The rem unit is important for accessibility and scalability of user interfaces. It is based on the browser defined font-size, which is normally set at 16px. If we set the font-size of a <h1> element to 32px on our website instead of using rem, it will always be of size 32px. In the case that a user has a vision impairment and wants to increase the default font-size of the browser from 16px to 20px, the <h1> would still be rendered as 32px on the web page.

If we set the font-size for the <h1> to 2rem and the same user now adjusts their browser font size from 16px to 20px, the <h1> font-size will scale accordingly from 32px to 40px (2 * 20px). This is because the rem unit multiplies the browser font size.

Font Size Function

The AU-fontgrid function allows developers and designers to scale their typography while making sure they snap to a 4 pixel grid as defined by the $AU-unit variable.

For consistency, we've defined a typography scale in the core module. The AU-fontgrid function accepts two parameters; a font-size and a line height. The return of this function is a font-size and line-height combination that snaps to the grid, with the font-size having a pixel fallback for Internet Explorer 8.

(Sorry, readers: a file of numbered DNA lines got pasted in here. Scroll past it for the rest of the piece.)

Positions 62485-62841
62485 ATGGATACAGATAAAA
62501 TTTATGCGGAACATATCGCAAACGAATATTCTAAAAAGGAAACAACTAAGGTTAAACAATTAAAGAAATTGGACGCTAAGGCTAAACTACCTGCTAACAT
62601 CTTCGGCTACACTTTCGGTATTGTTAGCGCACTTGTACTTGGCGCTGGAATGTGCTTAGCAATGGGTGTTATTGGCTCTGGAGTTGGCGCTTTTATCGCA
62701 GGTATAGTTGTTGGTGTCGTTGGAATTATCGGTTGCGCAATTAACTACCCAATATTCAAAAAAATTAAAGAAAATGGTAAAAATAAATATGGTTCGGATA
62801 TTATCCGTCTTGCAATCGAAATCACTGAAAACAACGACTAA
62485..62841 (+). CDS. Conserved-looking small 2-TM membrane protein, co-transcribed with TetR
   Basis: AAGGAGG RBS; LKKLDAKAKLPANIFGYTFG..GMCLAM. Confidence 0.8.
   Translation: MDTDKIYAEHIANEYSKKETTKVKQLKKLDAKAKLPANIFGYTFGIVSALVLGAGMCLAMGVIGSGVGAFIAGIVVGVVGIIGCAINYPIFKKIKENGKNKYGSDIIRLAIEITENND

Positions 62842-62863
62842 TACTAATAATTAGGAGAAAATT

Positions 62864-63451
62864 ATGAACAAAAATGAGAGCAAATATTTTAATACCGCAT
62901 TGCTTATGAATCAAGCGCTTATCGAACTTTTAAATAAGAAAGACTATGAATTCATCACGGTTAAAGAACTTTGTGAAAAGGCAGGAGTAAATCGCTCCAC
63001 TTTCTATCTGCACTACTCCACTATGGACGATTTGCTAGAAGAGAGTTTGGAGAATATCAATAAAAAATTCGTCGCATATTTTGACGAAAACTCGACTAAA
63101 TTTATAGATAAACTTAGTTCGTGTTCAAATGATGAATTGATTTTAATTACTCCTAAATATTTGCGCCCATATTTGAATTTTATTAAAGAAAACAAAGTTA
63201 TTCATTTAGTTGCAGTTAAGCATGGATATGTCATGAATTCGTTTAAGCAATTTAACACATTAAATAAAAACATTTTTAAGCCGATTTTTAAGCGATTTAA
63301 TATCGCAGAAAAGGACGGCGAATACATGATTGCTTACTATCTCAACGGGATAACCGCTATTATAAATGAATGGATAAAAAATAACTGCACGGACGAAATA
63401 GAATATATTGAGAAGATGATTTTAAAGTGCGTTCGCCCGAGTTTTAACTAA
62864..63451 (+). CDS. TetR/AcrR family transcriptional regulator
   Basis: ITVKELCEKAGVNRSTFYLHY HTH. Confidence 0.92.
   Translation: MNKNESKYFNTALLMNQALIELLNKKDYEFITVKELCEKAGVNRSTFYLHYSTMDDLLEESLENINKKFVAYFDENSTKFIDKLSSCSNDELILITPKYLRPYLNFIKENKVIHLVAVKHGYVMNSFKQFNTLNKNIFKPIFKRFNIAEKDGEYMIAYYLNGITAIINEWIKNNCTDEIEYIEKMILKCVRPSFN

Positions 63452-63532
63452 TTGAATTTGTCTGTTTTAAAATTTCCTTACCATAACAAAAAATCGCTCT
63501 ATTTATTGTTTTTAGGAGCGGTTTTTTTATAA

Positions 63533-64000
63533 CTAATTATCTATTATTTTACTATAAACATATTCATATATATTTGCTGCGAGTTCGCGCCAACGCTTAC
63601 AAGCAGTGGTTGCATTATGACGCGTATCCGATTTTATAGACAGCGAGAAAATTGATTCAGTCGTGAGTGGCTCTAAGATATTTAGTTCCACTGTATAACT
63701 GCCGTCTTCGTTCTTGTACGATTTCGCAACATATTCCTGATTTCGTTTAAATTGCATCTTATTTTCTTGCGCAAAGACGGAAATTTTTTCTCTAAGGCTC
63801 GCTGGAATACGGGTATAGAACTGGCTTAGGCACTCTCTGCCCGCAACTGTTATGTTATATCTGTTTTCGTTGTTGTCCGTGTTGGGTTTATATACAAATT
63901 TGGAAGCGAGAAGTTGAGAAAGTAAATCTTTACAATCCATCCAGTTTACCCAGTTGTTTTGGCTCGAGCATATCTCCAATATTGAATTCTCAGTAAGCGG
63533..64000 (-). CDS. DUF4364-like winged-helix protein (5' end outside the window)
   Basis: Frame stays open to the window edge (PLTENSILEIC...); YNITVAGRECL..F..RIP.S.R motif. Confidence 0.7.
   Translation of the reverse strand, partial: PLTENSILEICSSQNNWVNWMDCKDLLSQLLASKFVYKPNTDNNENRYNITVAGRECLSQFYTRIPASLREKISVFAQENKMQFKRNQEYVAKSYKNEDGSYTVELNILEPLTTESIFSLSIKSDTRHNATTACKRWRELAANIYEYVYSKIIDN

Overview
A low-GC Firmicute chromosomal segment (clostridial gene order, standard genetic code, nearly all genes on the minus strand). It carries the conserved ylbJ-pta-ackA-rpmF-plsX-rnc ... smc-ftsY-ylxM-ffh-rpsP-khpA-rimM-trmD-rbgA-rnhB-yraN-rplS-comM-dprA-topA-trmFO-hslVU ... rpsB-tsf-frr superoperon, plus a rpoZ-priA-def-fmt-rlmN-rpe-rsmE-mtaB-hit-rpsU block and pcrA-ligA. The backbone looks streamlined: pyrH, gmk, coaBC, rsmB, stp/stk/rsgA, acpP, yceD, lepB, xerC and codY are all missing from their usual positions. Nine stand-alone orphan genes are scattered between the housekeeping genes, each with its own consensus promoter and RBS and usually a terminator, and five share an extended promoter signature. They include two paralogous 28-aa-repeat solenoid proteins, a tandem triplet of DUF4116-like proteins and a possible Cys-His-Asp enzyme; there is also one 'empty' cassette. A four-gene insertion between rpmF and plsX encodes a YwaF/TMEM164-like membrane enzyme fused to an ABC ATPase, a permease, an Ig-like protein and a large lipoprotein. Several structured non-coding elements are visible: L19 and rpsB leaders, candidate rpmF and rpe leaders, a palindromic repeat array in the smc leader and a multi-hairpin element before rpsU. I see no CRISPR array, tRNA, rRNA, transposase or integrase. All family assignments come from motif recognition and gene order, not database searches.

Font Size

One of seven options can be selected for the font size: xs, sm, md, lg, xl, xxl or xxl. The option md corresponds to a font-size of 20px, for example. See below for the full list of options and their corresponding sizes.

$AU-fontsize-map: (
    xs:   14,
    sm:   16,
    md:   20,
    lg:   24,
    xl:   32,
    xxl:  40,
    xxxl: 48
) !default;

The font sizes are in pixels, though we haven't added a px unit. This is because the AU-fontgrid function uses the unit-less font-sizes to perform calculations to adjust line height.

Line Height

The line-height CSS property defines the vertical spacing above and below an element. The line-height can be set using a unitless number, or by using either of px, rem, em or %. In the AU-fontgrid function, we are using unitless numbers to set the line-height. Mozilla have a great article that explains why numbers are preferred over length to set the line-height.